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« The Emmy Nominations!! | Main | Stage Door: An Ode to S. Epatha Merkerson »
Thursday
Jul132017

DVD review - Smurfs: The Lost Village

Tim here. 2017 is shaping up to be a less-than-inspired year for movies in general, but particularly dire for animation (apologies to the Cars 3 superfans, I'm sure there's at least a couple of you in this world). The bar has fallen low enough that I even managed to convince myself that there might be some merit to checking out Smurfs: The Lost Village, which arrived on DVD this week. The first of three Sony Picture Animation features to come out in 2017 (the second, The Emoji Movie, is mere weeks away, and boy does it look like it will be bad), The Lost Village is the latest attempt to keep the small blue woodland homunculi called Smurfs in English, Schtroumpfs in the original French, viable as a marketable brand.

In an astonishing twist, it is not very good.

At least we can say this in favor of the film: it's entirely animated. The last two Smurfs features made by Sony (otherwise unrelated to The Lost Village) were live-action hybrids, in which little animated Smurfs came out to horrifyingly deal with the real New York City. Now, they're where they belong, in a busily designed magic forest, facing a proper cartoon villain and his cartoon cat. So far as that goes, honestly, The Lost Village is even a pretty nice film to look at...

The production design, by Noëlle Triaureau, is legitimately dazzling, portraying a world of bright, cheerful colors, from the yellows and reds of the Smurf village to the riot of turquoise in the magical forest that the characters spend most of the film traversing. The landscapes themselves are full of gentle, wavy lines and appealingly plushy surfaces, as well as a river that can spontaneously flow up and out of its own bed when need be. There's something that's somehow simultaneously energetic and soothing about the imagery: it's bright and full of detail, but it has the softness of a picture book illustration.

Such a great disappointment, then, that there has to be, like, a plot and characters and jokes to come along to spoil the loveliness of the design. The worst we can legitimately say about The Lost Village is that it's tedious kids' movie boilerplate (we could say substantially worse of 2011's The Smurfs and 2013's The Smurfs 2), and the best is that it's tedious kids' movie boilerplate with a story that might have seemed proactively feminist back in the '80s, when the Smurfs first attained popularity. The solitary female Smurf, Smurfette (voiced by Demi Lovato) has gotten tired of having no clear role in Smurf culture beyond "the girl", and in her zeal to find her Place in This World, she learns of an entire lost village of Smurfs. Thus she and fellow Smurfs Clumsy (Jack McBrayer), Brainy (Danny Pudi), and Hefty (Joe Manganiello) trek off into the woods, followed closely by incompetent Smurf-hating wizard Gargamel (Rainn Wilson) and his much smarter cat Azrael (whose highly expressive meows are provided by voice acting icon Frank Welker), as well as the worried Papa Smurf (Mandy Patinkin). Harmless, so far as it goes, and there's a cute note of meta-humor to all of it, particularly when the lost village turns out to be populated entirely by female Smurfs, under the leadership of Smurf Willow (Julia Roberts, voicing her first animated character in 11 years).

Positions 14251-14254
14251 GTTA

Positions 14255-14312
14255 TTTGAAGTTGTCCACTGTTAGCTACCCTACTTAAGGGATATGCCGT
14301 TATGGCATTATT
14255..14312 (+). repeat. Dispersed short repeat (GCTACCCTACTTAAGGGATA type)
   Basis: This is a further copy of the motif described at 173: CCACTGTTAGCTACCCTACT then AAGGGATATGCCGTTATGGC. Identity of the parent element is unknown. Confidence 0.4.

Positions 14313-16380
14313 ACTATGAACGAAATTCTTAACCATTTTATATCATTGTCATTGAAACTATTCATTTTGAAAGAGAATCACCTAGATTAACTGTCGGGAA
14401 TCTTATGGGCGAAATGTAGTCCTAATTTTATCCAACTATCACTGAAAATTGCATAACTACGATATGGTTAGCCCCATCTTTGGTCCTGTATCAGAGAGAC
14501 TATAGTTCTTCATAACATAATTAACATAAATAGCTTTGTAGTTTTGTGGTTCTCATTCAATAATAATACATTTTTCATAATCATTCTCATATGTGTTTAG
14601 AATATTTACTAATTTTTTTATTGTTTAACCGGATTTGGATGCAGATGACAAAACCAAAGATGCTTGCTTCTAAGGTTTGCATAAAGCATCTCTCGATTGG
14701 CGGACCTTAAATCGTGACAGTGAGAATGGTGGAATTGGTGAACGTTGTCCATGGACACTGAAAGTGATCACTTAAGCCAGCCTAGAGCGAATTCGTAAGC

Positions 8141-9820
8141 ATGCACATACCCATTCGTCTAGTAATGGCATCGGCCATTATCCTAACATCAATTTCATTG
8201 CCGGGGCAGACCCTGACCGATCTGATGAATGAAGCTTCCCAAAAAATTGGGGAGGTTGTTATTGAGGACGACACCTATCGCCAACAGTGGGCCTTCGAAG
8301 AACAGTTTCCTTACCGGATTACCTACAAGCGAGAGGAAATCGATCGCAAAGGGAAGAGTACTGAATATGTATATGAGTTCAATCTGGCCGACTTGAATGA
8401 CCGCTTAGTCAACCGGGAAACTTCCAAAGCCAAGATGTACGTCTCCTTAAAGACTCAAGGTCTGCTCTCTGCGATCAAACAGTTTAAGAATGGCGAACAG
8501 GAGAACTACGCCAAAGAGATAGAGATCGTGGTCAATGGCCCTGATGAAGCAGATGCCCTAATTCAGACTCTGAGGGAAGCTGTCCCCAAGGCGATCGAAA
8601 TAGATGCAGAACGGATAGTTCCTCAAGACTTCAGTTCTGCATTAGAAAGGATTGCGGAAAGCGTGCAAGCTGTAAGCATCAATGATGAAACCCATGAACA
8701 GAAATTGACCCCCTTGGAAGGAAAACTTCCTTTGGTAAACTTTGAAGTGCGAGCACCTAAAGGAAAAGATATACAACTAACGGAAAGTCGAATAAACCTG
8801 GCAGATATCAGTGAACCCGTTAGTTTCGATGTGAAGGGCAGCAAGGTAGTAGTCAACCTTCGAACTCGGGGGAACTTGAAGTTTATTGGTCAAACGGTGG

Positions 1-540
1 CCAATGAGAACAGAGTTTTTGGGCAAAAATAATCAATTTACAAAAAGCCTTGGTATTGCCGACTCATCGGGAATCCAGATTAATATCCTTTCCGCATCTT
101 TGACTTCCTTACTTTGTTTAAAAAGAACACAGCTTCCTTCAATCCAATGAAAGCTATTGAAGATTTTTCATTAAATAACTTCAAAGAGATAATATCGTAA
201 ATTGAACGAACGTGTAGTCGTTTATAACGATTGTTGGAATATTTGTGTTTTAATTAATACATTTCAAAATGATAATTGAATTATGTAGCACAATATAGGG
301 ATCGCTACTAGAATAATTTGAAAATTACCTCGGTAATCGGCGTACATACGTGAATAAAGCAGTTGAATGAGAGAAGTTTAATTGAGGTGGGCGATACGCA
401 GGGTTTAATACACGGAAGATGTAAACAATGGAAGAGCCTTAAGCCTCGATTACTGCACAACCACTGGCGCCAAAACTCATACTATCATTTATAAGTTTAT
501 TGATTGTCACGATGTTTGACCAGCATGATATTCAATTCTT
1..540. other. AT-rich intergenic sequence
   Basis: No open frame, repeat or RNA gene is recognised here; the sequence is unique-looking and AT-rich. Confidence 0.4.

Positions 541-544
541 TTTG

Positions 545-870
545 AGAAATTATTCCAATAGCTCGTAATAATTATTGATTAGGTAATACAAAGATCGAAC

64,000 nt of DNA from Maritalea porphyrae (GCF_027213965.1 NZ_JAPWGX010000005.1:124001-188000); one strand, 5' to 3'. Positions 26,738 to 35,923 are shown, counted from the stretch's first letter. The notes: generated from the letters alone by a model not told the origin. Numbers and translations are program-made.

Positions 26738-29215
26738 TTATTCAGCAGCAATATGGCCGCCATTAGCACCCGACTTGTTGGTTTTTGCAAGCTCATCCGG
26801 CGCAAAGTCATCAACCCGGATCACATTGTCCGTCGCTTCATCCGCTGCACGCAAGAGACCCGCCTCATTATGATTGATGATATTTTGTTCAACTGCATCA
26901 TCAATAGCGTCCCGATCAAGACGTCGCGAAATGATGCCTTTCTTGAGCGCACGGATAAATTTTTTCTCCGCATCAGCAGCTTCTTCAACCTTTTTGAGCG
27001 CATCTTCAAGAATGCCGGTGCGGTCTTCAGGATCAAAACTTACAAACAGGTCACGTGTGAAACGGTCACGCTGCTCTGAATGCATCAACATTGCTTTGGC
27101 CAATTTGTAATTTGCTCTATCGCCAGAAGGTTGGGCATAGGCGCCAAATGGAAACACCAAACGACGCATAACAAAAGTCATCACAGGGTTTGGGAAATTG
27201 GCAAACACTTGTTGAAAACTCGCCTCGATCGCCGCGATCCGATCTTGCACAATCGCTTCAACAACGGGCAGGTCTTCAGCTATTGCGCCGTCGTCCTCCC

Dig in even slightly, though, and The Lost Village turns into a dreary celebration of the most generic kind of children's movie humor, set to the most banal possible pop song choices (and the mere presence of so much music on the soundtrack badly hamstrings the film's great strength, the way the visuals evoke a fairy tale world entirely removed from our own). It's more innocent than the earlier Smurf features, with an affection for silly wordplay and goofy slapstick rather than instantly dated pop culture references and euphemisms for various curse words. And it has a fairly well-assembled vocal cast; Lovato isn't any kind of great vocal performer, but she's peppy and upbeat enough, and among the supporting characters, it's delightful to hear Patinkin's richly gruff voice, along with Michelle Rodriguez having an uncharacteristic amount of fun as a warrior Smurf (Roberts is... let's say, she doesn't have the world's most distinctive voice).

Harmless, then. But also totally anodyne and free from any undue personality or reason to exist. If you have a small child in your life, know that there are worse animated films they could be watching. And know as well that The Lost Village has the decency to look nice, if you can get away with turning off the audio. But even with the desert of decent animated films that 2017 has been so far, this is simply impossible to recommend.

 

more from Tim Brayton

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Reader Comments (1)

Perhaps it's blasphemous of me, but I actually didn't think The Lost Village was that bad. Yes, the jokes were stale and some of the characterization was stereotyped. However, I liked the fact it was fully animated and the animation was quite good. I felt that this was the Smurfs film that should have been made in the first place instead of the terrible live action hybrid films. Of course, my expectations of the film were extremely low so it probably wouldn't take much to surprise me.

July 13, 2017 | Unregistered Commenterajnrules

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